In conduct of him; all the day, they fought before the gates
    Of Scaea; and most certainly, that day had seene the dates,
    Of all Troyes honors, in her dust; if Phoebus (hauing done
    Much mischiefe more) the enuyed life, of good Menœtius sonne,
    Had not with partiall hands enforc’t; and all the honor giuen
    To Hector, who hath prisd his armes …

    Patroclus’s death is here in divine hands, but is not the fault of Patroclus himself (for not obeying Achilles’s command not to go too far) or of Achilles (for not realizing that such a command was likely to be disobeyed).

  5. Achilles himself may take some tentative responsibility for his friend’s death. At least he condemns himself in general terms (lines 96–103):

    … In counsell, many a one
    Is my superiour; what I haue, no grace gets; what I want,
    Disgraceth all. How then too soone, can hastiest death supplant
    My fate-curst life? her instrument, to my indignitie,
    Being that blacke friend Contention; whom, would to God might die
    To gods and men; and Anger too, that kindles tyrannie
    In men most wise; being much more sweete, then liquid hony is
    To men of powre, to satiate, their watchfull enmities.

    Of the two cities that Vulcan will depict on the shield to be commissioned by Thetis, the one at war is beset by Contention, we might say; the city at peace has tamed Contention through an established court of law.

  6. Two tortoises near young palms

  7. Grammatically speaking, in lines 100–1 just above, standing alone, the relative clause might read, “That black friend Contention, [I] would to God, might die to gods and men,” that is, “I would to God that Contention might die to gods and men.” Thus “that black friend Contention” is a subject, namely the subject of the clause that happens to be the object of the verb “would.” By the prescriptive rule that I think people are trying to follow today, when they consciously use “whom” rather than “who,” the former form is not the one that Chapman should use to refer to the antecedent “Contention.” He may have made a mistake, as many persons do today, if they mean to be following the rule I mentioned. Perhaps however they are following a different rule, or no rule at all. We might have to ask them to be sure; for as I have tried to argue, grammar is properly neither prescriptive nor descriptive, but criteriological, meaning it accounts for the criteria or rules that people actually do use.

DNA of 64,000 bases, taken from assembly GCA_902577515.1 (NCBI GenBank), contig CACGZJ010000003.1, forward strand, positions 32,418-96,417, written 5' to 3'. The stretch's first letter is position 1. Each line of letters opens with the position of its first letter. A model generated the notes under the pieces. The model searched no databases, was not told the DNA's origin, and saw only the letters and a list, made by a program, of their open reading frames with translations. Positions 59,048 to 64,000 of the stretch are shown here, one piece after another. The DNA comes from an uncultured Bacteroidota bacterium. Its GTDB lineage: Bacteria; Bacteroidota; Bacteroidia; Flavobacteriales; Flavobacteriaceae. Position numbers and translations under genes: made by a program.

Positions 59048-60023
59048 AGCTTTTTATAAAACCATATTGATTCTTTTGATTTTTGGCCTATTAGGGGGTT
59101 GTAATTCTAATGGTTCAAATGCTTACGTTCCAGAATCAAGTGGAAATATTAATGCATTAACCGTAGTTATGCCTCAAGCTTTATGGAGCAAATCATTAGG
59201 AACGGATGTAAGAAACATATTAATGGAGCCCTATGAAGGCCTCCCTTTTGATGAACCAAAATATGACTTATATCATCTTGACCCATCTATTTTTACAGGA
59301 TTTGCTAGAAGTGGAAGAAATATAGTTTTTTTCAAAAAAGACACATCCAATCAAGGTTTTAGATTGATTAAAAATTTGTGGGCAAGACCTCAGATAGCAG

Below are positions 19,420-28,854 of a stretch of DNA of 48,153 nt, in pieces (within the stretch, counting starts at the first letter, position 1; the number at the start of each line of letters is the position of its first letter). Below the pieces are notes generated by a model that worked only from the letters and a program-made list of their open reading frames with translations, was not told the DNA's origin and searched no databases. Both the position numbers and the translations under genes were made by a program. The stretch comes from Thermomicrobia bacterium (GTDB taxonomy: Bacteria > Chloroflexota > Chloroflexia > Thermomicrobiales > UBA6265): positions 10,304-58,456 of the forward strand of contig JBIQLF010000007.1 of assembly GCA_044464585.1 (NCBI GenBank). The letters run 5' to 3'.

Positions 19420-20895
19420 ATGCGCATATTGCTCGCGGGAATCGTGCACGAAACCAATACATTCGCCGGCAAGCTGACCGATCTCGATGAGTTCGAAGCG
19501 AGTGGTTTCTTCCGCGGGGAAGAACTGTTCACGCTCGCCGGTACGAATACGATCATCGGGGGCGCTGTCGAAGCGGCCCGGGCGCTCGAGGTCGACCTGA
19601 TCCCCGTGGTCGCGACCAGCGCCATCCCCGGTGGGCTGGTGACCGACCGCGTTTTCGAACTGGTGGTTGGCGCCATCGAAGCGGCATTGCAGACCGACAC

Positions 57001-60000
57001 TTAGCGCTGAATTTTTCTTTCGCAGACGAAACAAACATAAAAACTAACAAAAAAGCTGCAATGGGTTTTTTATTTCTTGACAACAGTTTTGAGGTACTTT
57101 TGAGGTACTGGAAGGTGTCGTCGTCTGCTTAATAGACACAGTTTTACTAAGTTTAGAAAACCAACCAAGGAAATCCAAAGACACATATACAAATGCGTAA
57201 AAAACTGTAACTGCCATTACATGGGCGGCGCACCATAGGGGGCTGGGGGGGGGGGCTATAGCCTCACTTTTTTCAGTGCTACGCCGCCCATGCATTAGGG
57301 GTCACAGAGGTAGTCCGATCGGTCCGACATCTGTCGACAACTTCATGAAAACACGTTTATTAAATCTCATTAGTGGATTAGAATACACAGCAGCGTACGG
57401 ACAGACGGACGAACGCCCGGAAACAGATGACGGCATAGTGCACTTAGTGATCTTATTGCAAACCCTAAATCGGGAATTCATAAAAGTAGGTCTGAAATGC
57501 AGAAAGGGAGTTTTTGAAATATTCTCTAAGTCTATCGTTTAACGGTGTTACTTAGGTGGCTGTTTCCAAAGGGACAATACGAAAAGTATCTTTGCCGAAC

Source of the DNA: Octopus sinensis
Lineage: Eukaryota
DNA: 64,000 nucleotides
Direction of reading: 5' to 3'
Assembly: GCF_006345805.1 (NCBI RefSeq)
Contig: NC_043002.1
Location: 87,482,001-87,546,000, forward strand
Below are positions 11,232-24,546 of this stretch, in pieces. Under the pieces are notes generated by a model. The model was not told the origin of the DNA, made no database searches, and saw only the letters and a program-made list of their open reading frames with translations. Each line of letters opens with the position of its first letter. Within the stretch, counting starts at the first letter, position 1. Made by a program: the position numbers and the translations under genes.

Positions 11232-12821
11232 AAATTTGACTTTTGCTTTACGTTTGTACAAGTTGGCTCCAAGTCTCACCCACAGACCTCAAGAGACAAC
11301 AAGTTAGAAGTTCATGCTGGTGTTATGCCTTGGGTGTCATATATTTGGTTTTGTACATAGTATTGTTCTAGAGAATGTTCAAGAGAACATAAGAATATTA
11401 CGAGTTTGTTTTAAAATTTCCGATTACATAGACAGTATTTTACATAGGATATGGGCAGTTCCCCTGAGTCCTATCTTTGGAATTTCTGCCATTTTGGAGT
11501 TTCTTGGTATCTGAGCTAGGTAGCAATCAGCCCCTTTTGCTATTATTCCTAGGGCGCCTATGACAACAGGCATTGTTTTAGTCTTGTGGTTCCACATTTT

I think this view of grammar is somewhat corroborated by Debbie Cameron in a remark on lexicography in “Dictionary wars,” a new post in a blog I read regularly, language: a feminist guide. The emphasis here is mine:

    No one checks the dictionary entry for ‘woman’ before they utter a sentence containing the word: we don’t need anyone’s permission to use words to mean what we already know they mean. Dictionary-makers spend a lot of their time and energy systematically investigating what we think words mean, as evidenced by the way we use them, so they can document that fully and accurately. They take their cue from us, not vice-versa.

    Since Cameron is writing about “woman,” I recall investigating the meaning of this word recently in “Math, Maugham, and Man.” Pertinent is a comment on Cameron’s author page by somebody called kate on December 10, 2018: “where I live in Orkney, Wife just means ‘woman’ and has no connotations of marital status.”

    Cameron uses the terminology of description, referring to

    the aim of a modern dictionary, which is to describe the way words are actually used … If enough speakers of the language have adopted a new word or meaning, descriptive accuracy requires it to be included.

    Still, as suggested in a quotation in “A New Kind of Science,” the linguist (the lexicographer, the grammarian) will recognize that a word may be used in error, even by the standards of the speaker or writer.